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family member and settled status

dizzymare
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Welfare benefits adviser - Dudley MBC

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Total Posts: 295

Joined: 18 June 2010

Morning

I have a Polish lady who is still married but separated. She has made a late application to EUSS and has a COA. Her ex-partner is working and has settled status. As this confers indefinite leave to remain, I am just checking if this causes any problems if my client seeks to rely on status as a family member of an EEA national who is a worker (ie do the usual qualifying person rules apply?). Clt was present from around 2018.

She has also worked in the past and has children so we are also arguing derivative rights for her but UC has been refused on the basis that her children were born in UK. (assuming they are attributing British status to children and therefore applying Zambrano rules) eldest child has a Polish passport anyway. Youngest child doesnt have one at all but Father is Polish.

I did however read this:
” If at least one of your parents was a citizen of an EU or EEA country when you were born
You’re automatically a British citizen if when you were born all the following applied to at least one of your parents:
- they had citizenship of a country that was in the EU or the EEA at the time they lived in the UK
- they had ‘indefinite leave to remain’ (ILR), ‘settled status’, ‘permanent residence status’, ‘right of abode’ or ‘right of re-admission’

so ... are the children British? (seems so)

I would be grateful for any advice. Thank you

Elliot Kent
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Shelter

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None of the interesting parts of your case actually arise, because your client is married to an EEA worker so has a right to reside for that reason alone and that is the end of it. That they are separated is irrelevant.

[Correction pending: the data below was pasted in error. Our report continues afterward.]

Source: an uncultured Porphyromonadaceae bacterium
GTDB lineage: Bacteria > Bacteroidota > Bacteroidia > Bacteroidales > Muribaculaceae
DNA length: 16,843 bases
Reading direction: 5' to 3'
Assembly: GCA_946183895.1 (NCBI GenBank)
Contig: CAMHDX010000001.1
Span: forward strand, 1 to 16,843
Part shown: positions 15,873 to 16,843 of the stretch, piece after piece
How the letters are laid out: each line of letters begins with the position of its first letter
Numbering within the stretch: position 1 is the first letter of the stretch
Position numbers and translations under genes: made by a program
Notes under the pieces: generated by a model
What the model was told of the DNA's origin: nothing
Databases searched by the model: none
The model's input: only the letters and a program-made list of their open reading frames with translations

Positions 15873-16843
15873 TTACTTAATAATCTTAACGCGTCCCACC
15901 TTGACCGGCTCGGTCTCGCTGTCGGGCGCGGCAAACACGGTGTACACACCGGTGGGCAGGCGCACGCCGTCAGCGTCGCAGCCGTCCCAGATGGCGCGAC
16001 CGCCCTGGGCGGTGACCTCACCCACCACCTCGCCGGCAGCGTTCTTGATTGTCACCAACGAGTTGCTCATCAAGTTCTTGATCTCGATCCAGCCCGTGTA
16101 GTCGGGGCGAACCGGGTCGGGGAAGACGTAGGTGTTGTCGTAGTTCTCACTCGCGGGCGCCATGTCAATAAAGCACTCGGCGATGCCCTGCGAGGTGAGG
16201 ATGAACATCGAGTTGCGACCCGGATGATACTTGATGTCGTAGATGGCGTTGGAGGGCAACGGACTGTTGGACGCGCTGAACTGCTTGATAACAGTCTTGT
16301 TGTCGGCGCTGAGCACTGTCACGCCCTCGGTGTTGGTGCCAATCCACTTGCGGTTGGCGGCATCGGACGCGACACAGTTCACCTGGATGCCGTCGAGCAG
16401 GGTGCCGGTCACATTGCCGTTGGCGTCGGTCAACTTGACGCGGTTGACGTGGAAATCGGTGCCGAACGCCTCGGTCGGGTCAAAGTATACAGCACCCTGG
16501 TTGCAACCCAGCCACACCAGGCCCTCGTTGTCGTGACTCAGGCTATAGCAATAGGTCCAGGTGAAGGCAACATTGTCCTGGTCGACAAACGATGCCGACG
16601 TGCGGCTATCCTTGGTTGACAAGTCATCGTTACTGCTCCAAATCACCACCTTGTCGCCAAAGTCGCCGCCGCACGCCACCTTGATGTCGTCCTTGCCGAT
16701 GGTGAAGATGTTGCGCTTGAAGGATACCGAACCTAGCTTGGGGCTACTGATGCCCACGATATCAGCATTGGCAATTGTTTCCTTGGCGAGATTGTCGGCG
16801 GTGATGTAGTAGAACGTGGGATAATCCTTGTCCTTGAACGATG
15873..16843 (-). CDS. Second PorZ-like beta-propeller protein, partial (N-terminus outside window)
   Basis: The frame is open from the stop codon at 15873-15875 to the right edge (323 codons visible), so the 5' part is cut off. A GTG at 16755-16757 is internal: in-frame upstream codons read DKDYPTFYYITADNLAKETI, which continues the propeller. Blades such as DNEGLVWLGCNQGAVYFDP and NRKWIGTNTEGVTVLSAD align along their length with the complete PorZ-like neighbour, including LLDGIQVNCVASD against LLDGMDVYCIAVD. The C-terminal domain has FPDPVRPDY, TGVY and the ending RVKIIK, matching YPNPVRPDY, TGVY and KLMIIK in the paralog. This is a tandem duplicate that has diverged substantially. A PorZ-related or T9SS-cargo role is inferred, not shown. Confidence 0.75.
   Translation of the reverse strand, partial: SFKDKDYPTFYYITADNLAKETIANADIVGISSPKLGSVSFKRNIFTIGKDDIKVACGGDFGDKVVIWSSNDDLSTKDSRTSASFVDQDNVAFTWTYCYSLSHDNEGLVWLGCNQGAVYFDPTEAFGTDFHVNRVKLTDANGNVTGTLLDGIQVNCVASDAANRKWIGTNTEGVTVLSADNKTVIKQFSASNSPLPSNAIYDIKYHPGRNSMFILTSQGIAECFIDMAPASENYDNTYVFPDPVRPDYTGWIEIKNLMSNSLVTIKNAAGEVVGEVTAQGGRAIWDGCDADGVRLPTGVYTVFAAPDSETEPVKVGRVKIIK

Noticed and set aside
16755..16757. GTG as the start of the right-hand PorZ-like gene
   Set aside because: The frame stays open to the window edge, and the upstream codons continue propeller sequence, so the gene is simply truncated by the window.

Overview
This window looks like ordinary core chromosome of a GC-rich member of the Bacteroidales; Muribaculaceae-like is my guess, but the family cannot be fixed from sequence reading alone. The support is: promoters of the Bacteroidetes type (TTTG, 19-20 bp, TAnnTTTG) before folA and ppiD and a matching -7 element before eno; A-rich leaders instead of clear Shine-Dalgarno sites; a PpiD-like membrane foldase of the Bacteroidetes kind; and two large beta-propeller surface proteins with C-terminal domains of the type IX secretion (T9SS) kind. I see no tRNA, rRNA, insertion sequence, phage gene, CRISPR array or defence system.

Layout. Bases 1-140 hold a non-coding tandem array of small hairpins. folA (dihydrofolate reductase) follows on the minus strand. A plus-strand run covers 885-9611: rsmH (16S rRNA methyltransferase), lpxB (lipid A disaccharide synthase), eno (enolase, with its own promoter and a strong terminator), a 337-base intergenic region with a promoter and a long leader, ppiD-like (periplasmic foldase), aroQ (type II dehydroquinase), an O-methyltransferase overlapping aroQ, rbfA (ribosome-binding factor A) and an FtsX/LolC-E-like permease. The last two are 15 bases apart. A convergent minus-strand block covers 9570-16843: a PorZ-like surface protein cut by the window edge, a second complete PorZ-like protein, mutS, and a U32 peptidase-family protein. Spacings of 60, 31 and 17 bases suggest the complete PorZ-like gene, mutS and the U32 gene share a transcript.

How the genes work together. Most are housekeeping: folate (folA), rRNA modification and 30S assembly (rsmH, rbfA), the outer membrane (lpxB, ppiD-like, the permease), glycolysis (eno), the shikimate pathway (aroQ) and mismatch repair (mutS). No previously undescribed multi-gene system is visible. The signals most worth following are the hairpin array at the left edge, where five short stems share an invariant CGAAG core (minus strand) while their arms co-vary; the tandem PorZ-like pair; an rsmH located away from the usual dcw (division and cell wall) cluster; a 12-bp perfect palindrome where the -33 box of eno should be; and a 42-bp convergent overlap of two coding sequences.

There is not enough information to know if the children are British. The fact that they were born in the UK does not alone make them British. As you say, they could be British despite not having British parents if one of their parents had permanent residence when they were born. We don’t know enough about the ages of the children or their father’s residence history to say.

But if the father of the children is the same person as the EEA worker spouse, then the argument just boomerangs completely. For the children to be British, the father would need to be a permanent resident, and if the father is a permanent resident, your client has a right to reside by being his spouse for that reason also.

dizzymare
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Welfare benefits adviser - Dudley MBC

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Total Posts: 295

Joined: 18 June 2010

thanks Elliot. Just wasnt sure if settled status over ruled this - so thank you for clarifying.

Elliot Kent
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Shelter

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Total Posts: 2624

Joined: 14 July 2014

dizzymare - 28 July 2022 01:09 PM

thanks Elliot. Just wasnt sure if settled status over ruled this - so thank you for clarifying.

No, its a bonus extra status in national law. It doesn’t get rid of your EU law rights.